Recently, I had the chance to stop by the San Francisco DeYoung Museum to see the stellar collection of Navajo carpets that are currently being displayed. What a feast for the eye!!! You may not know, but our beloved SF DeYoung has an incredible permanent collection of amazing carpets and kilims from the Turkey, Turkmenistan and elsewhere. Sadly, these rugs are rarely displayed. So it was with great excitement that I went to see this new group of Navajo rugs that was made possible by the Weisel family. Truth be told, there were other gorgeous objects and pottery, but I was focused just on the rugs.
The rugs were grouped into two main groups; the so-called “Chiefs’ Blankets” and the “Serape Style”. The Serape style were directly influenced by the more ornate and geometric carpet of the Mexican Saltillo Serape carpets. These carpets have the intricate diamonds and serrated designs.
Then, there were the elegant and powerful “Chiefs’ Blankets”. These had more restrained and minimalist designs. Interestingly, I learned that the Navajo people had no “chiefs”. However, these textiles were so prized amongst the other tribes that traded with the Navajo, that chiefs of other tribes (such as the Souix and Ute) would wear these fine objects as a symbol of power and influence. In one of the display cases (pictured below) there was a mannequin draped in a first phase Chief’s blanket. What an elegant display! One can understand the grandeur and grace that would be conveyed by wearer of this textile! Simply impressive!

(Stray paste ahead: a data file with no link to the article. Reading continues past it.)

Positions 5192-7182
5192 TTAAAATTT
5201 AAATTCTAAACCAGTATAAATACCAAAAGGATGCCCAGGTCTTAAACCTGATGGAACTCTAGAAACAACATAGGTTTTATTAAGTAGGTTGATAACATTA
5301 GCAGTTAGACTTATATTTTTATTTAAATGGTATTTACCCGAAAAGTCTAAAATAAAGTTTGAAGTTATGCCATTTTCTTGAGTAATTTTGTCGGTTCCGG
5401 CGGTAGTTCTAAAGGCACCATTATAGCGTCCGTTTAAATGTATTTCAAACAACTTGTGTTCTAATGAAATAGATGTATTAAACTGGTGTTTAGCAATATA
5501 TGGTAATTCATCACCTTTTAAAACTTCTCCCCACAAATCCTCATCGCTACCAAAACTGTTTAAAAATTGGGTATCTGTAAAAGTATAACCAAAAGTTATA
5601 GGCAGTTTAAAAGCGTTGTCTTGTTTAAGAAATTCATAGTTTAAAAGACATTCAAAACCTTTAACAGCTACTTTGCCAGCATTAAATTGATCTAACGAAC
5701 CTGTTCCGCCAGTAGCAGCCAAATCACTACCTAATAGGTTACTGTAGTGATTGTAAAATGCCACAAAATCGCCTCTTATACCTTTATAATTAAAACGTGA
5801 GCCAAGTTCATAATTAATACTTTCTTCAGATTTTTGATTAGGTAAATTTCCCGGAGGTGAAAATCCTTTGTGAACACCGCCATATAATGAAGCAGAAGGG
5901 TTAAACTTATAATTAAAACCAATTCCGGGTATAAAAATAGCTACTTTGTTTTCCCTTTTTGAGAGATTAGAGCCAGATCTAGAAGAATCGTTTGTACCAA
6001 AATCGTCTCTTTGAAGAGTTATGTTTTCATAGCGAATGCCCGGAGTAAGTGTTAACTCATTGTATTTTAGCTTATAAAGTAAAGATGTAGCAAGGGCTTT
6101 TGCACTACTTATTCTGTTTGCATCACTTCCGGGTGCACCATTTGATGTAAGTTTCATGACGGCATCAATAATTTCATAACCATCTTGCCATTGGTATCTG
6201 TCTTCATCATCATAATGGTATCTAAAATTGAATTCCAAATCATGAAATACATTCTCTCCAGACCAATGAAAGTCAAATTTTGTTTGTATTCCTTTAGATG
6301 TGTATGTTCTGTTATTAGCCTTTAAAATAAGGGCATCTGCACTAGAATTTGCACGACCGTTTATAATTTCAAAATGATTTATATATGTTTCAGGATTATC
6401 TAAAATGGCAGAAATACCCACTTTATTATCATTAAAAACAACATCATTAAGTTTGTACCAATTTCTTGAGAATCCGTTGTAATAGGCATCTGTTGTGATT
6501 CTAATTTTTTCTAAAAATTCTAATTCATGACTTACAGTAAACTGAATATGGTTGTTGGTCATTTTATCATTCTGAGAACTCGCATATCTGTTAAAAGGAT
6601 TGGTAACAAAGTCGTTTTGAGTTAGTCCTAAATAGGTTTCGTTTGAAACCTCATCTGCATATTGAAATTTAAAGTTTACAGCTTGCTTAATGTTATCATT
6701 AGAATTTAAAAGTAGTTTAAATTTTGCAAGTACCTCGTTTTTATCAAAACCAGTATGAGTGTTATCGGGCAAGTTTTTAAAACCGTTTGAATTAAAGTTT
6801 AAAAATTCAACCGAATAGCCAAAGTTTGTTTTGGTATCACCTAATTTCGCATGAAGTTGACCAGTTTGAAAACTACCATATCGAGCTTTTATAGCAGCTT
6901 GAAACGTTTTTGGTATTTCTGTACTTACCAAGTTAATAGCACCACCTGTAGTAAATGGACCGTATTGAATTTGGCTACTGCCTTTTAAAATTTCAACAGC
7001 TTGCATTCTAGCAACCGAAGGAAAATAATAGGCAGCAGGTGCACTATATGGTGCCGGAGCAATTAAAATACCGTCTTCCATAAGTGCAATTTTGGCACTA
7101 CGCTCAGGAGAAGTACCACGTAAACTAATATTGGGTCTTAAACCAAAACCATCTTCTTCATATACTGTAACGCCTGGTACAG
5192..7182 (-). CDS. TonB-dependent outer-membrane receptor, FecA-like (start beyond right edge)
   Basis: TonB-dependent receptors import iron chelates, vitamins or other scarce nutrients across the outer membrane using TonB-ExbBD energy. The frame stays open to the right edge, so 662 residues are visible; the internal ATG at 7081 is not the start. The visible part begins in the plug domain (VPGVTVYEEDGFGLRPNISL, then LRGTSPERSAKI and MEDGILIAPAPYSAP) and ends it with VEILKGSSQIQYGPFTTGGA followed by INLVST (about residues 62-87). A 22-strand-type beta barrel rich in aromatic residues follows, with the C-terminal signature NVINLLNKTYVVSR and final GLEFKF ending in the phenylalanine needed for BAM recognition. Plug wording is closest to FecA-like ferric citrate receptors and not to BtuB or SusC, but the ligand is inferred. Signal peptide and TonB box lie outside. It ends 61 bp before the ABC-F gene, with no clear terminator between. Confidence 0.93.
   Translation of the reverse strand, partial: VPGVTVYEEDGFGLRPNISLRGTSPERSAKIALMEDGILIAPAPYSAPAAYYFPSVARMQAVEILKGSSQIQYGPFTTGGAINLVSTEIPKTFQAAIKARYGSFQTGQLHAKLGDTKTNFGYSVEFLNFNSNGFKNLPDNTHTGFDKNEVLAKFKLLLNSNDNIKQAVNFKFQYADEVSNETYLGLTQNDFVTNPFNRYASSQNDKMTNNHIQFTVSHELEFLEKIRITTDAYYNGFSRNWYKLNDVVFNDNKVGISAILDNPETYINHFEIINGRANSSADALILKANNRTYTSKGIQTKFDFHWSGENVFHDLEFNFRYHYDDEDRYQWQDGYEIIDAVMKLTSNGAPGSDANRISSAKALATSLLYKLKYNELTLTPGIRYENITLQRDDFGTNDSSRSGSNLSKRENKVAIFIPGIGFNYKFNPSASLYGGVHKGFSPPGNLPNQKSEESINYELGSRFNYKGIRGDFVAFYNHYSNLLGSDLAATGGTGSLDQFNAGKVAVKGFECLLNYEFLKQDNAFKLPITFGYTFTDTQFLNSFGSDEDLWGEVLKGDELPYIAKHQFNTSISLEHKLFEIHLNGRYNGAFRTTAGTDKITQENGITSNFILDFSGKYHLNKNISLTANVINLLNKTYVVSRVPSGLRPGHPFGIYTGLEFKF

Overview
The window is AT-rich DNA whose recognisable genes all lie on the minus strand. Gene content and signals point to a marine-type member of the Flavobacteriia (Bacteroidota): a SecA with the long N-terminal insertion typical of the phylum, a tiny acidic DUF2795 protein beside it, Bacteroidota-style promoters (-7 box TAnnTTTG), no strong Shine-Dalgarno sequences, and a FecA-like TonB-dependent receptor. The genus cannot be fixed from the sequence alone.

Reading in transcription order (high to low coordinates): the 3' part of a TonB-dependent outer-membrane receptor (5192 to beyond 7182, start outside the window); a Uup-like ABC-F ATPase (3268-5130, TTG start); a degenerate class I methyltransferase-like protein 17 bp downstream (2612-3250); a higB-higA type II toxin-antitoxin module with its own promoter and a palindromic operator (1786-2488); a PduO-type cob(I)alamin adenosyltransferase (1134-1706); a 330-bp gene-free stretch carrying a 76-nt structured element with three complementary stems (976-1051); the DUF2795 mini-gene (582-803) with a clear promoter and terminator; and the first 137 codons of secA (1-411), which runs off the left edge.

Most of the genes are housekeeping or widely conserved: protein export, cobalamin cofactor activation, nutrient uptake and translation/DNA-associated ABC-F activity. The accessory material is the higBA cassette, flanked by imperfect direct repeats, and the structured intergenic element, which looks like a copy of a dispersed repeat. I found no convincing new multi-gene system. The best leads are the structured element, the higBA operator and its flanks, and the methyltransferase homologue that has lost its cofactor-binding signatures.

The other wonderful thing to see in this exhibit were the three “phases” of Cheifs’ Blankets displayed side-by-side. Chiefs’ Blankets are normally categorized into 1st, 2nd and 3rd phase weavings based on the age. The 1st phase blankest are the oldest and the most simple with continuous banded designs. In the 2nd phase, the carpets become somewhat more complex, and further still in the 3rd phase carpets. Here, all three “phases” were laid out side-by-side. Wonderful to see the natural “progression” of these carpets.
The weaving in all of these rugs was a “plain” or “tapestry” weave. This is a similar weave to the kilim rugs that we sell at Nomad Rugs. And, in the older rugs, the wool was entirely hand spun and the colors were derived entirely from natural dyes as well as natural un-dyed wool. The colors in these early rugs was simply astonishing: rich reds that made the toes tingle, blues that soothed the soul and rich earthy browns that eased the mind. Some of the latter rugs were made when the Navajos had been forced into camps. These latter rugs were made with commercial yarn. Machine spun and dyed with early synthetic aniline dyes.
Well, if you find yourself in San Francisco’s Golden Gate park, I highly recommend a stroll through the DeYoung Museum. And, go up to the 2nd floor to the Textile Gallery. There you will find some simply stunning Navajo rugs!
Thanks for reading. Hope to see you at the shop soon! Chris, Nomad Rugs